Woodrow Wilson Birthplace And Presidential Library Offers Apology And “Reckoning” On Race
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Earlier: Reconstruction Victim/Critic Woodrow Wilson’s Boyhood Home Turned Into “Museum of the Reconstruction Era”

Apropos of James Fulford’s post about the “Museum of Reconstruction,” which used to be the Woodrow Wilson Family Home—like Black History Month used to be February—the Wilson birthplace and presidential library in Staunton, Virginia, apologizes for his past.

The website features a “Statement on Wilson and Race,” which explains that the library “make[s] no excuses for Woodrow Wilson’s racist beliefs”:

Our organization stands against racism, hatred and bigotry in all forms and we are committed to being a resource for honest, transparent and inclusive history. We learn from our past. The beliefs and actions of past presidents are particularly fertile areas of study by historians and the general public. This study should be encouraged because the knowledge gained can help us all better address issues that face us today and that will face us in the future.

[The] Museum is not a statue or a building named as a memorial to him. It is an educational institution devoted to the study of his life and the times in which he lived.

For this nation to heal, careful study of Wilson—and of all presidents—must continue.

What a commentary on the state of modern America that a museum feels compelled to say it “stands against racism.” Without the disclaimer, would we conclude that the library stands for racism?

Anyway, the library has also created a website, Reckoning: A Series on U.S. Presidents and Racial Inequality, which opens with Abraham Lincoln front and center, and so far includes eight presidents. The entry on Warren G. Harding is incomplete.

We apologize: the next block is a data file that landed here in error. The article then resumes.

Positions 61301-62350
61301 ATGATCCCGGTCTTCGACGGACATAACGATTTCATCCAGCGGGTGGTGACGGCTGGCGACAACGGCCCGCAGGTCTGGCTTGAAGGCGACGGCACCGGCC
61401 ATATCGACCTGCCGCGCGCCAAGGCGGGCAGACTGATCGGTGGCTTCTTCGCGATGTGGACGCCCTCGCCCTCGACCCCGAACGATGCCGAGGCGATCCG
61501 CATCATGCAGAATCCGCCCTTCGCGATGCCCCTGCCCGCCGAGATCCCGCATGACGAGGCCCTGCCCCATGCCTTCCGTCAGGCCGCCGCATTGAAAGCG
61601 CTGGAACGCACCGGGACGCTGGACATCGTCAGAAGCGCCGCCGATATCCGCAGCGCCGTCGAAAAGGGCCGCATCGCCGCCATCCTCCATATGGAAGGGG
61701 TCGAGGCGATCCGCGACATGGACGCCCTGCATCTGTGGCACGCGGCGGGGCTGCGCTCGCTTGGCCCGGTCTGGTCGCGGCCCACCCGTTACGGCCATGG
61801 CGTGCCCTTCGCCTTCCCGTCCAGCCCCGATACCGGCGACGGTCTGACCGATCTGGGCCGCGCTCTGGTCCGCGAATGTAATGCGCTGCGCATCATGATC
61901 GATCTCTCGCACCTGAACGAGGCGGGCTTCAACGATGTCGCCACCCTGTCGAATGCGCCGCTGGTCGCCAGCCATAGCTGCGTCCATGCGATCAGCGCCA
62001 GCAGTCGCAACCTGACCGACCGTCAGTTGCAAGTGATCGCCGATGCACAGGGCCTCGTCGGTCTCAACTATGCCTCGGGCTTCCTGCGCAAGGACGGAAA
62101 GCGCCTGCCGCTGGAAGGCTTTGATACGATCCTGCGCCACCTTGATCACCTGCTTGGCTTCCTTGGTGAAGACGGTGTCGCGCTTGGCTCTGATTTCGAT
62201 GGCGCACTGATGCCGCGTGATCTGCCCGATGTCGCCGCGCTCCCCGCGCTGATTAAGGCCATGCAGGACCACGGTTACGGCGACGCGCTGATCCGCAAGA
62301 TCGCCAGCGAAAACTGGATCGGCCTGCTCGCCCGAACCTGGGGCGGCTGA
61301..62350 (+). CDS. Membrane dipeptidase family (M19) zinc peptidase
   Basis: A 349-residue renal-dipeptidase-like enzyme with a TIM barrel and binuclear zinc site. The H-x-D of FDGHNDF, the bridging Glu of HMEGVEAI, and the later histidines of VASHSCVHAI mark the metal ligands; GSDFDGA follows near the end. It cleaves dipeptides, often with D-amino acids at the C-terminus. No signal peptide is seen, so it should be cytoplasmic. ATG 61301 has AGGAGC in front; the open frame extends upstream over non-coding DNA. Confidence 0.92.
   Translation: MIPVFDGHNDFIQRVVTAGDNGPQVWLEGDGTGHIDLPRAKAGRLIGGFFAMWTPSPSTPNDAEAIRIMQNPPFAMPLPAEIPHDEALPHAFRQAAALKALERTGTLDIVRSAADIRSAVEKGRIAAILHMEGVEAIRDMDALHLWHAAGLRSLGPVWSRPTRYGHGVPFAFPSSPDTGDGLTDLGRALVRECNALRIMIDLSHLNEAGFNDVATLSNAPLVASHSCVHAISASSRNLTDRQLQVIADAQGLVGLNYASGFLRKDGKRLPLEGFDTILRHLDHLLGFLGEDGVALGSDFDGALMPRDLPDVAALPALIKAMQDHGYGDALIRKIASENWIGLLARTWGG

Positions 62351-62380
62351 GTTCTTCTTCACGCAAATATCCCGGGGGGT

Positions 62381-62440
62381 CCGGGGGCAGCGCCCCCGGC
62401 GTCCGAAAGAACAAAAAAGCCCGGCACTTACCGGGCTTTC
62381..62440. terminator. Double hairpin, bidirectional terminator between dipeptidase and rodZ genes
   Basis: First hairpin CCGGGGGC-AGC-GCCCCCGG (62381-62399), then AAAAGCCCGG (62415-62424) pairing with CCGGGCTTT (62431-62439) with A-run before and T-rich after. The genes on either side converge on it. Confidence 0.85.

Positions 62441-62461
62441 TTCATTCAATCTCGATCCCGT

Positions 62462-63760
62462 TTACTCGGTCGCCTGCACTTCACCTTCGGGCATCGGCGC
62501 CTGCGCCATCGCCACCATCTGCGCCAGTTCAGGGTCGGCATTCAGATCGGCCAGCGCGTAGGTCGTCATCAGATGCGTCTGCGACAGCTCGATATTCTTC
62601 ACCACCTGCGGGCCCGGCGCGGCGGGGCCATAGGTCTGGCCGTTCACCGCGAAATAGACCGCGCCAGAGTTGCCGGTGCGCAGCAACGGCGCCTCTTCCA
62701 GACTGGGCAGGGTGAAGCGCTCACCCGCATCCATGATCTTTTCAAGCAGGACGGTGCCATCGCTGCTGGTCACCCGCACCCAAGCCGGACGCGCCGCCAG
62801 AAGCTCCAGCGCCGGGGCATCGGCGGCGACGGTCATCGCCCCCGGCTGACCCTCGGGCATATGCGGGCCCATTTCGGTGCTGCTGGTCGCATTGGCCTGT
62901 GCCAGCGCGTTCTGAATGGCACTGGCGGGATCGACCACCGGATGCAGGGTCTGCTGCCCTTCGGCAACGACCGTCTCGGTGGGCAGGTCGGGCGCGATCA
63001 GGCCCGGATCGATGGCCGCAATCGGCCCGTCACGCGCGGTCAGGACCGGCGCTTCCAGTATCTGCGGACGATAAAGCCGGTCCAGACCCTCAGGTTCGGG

As for VDARE’s signature issue, Wilson was pro-immigration and in 1915, as Fulford reminded us in 2001, Wilson vetoed literacy tests for immigrants. He vetoed the Immigration Act of 1917 that included a literacy test and barred immigrants from the Middle East through Asia. Congress wisely overrode the veto.

Wilson’s veto message on the 1917 bill sounds like it was written by a Treason Lobbyist last week. Literacy tests are unfair because the illiterate might have “natural capacity,” and “the right of political asylum has brought to this country many a man of noble character and elevated purpose who was marked as an outlaw in his own less fortunate land, and who has yet become an ornament to our citizenship and to our public councils.”

Then again, Wilson might have opposed the act because his mother and paternal grandparents were immigrants.

In the library’s video on Wilson, historian John Cooper offered an interesting observation on that point: Wilson was not a deep-rooted Southerner, and not just because his mother and paternal grandparents were immigrants. He spent most of his life in the North, and so his racial beliefs were not typically Southern.

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